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Cyprus Mail: News Articles in English, 98-08-21

Cyprus Mail: News Articles in English Directory - Previous Article - Next Article

From: The Cyprus Mail at <>

Friday, August 21, 1998


  • [01] Police beat us up, say boat people
  • [02] New English School board chief quits
  • [03] Efforts to finalise funding for London school
  • [04] Policeman suspended after shooting
  • [05] Pros and cons protest outside Akamas hotel
  • [06] Two remanded after brawl
  • [07] Police swamp gangland haunts in Limassol
  • [08] Only a no-fly zone will do, says Clerides
  • [09] Air traffic delays 'no worse than normal'
  • [10] Bourse beats the August apathy
  • [11] Cyprus Airways business looking up
  • [12] Leo in LA all along
  • [13] Tourists killed in crash

  • [01] Police beat us up, say boat people

    By Charlie Charalambous and Martin Hellicar

    BOAT PEOPLE confined to a Limassol hotel yesterday accused police rapid reaction squad officers of storming their rooms and beating them up.

    In a filmed interview seen by the Cyprus Mail, Iraqi Kurd Suhaib Anwar- Salih told how black-clad police 'commandos' laid into him and other boat people holed up in the Pefkos Hotel since their dramatic rescue at sea almost two months ago.

    "Police yesterday came to every floor and beat everybody," he said.

    The 30-year-old said the unprovoked assaults took place on Wednesday morning shortly after 30 African boat people had been put into police vans to be taken to police cells in Larnaca. Police said at the time that the operation had been carried out without incident.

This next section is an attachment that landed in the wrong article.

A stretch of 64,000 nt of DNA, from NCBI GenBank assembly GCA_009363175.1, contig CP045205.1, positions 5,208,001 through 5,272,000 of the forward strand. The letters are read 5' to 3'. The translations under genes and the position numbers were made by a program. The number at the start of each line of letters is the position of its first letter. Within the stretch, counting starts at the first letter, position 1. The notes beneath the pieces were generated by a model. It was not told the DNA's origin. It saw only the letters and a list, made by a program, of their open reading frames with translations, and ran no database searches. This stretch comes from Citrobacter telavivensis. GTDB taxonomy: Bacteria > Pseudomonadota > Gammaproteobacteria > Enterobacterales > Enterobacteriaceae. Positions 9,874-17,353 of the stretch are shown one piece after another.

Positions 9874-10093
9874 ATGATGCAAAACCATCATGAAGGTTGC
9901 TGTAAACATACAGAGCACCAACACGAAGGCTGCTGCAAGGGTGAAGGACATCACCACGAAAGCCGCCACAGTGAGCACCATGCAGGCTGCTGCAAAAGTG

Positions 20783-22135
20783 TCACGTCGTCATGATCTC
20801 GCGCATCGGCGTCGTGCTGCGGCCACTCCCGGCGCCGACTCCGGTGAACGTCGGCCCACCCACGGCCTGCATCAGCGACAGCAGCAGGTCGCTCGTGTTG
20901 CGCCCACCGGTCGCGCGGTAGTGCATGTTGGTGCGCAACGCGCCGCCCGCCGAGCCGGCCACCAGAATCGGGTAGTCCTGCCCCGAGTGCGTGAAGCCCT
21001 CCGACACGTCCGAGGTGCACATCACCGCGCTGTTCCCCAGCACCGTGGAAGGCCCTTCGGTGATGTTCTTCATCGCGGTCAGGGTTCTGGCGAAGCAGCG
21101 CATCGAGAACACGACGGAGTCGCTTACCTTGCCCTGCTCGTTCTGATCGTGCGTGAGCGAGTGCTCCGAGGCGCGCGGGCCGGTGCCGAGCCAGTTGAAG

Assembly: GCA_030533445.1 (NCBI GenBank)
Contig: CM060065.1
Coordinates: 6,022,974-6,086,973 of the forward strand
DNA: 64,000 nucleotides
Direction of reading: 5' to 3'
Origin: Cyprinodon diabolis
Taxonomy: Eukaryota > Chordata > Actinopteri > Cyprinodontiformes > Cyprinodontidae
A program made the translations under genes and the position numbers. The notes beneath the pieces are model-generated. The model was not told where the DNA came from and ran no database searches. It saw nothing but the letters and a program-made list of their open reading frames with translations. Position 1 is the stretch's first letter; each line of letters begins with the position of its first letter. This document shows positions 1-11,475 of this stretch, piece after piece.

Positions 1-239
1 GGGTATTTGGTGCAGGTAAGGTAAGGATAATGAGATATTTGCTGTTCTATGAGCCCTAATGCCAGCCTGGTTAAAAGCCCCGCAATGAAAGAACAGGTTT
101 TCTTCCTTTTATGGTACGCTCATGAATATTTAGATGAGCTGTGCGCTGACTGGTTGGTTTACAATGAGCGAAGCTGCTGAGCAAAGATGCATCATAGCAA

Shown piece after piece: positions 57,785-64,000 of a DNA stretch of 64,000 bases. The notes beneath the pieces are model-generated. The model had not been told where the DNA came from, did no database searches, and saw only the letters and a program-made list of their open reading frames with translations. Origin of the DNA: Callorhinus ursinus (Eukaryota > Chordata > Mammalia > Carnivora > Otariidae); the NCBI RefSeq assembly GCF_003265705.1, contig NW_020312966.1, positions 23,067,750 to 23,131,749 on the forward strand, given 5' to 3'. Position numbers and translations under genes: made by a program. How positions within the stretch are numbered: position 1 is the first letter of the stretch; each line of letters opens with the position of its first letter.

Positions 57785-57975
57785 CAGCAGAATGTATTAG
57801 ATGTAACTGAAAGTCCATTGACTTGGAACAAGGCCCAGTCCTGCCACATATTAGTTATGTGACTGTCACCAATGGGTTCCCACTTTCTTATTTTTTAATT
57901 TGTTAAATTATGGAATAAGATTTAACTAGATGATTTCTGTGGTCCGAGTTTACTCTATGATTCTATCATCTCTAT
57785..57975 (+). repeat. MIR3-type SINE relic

"After they took people from breakfast, they told us 'everybody go up to your rooms' and when we went they came to the rooms and took everybody and beat them up," Anwar-Salih alleged.

    Only the women and children among the 63 boat people remaining at the Pefkos were spared, he said.

    The interview, filmed at the hotel yesterday, showed one man with his arm in a sling, a torn shirt and bruised shoulder and another two with black eyes.

    "Everybody is very worried because it is bad news for us, and maybe tomorrow everybody will be put in prison," the Kurd said.

    His claims were backed up by members of the Aliens Support Movement. "We tried to get two lawyers in to see them today but they wouldn't let them in. The police are letting no-one in," spokesman Doros Polycarpou said.

    Police have tightened security at the hotel following clashes with protesting African boat people outside the building last week. The boat people were staging a protest after foiling a police attempt to take a number of them away for deportation.

    Yesterday the government was accused of trying to deport the 30 African boat people, transferred to Larnaca police holding cells on Wednesday, by the back door.